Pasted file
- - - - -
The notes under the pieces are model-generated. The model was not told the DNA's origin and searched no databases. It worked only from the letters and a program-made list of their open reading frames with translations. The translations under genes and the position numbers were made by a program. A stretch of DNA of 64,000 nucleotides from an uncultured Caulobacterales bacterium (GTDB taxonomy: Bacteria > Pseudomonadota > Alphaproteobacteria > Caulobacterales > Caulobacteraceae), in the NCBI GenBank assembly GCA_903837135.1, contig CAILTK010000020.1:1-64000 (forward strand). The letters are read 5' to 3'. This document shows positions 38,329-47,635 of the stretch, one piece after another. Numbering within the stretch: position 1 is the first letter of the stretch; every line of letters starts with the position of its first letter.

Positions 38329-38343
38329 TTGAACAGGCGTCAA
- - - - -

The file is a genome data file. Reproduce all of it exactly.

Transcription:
The notes under the pieces are model-generated. The model was not told the DNA's origin and searched no databases. It worked only from the letters and a program-made list of their open reading frames with translations. The translations under genes and the position numbers were made by a program. A stretch of DNA of 64,000 nucleotides from an uncultured Caulobacterales bacterium (GTDB taxonomy: Bacteria > Pseudomonadota > Alphaproteobacteria > Caulobacterales > Caulobacteraceae), in the NCBI GenBank assembly GCA_903837135.1, contig CAILTK010000020.1:1-64000 (forward strand). The letters are read 5' to 3'. This document shows positions 38,329-47,635 of the stretch, one piece after another. Numbering within the stretch: position 1 is the first letter of the stretch; every line of letters starts with the position of its first letter.

Positions 38329-38343
38329 TTGAACAGGCGTCAA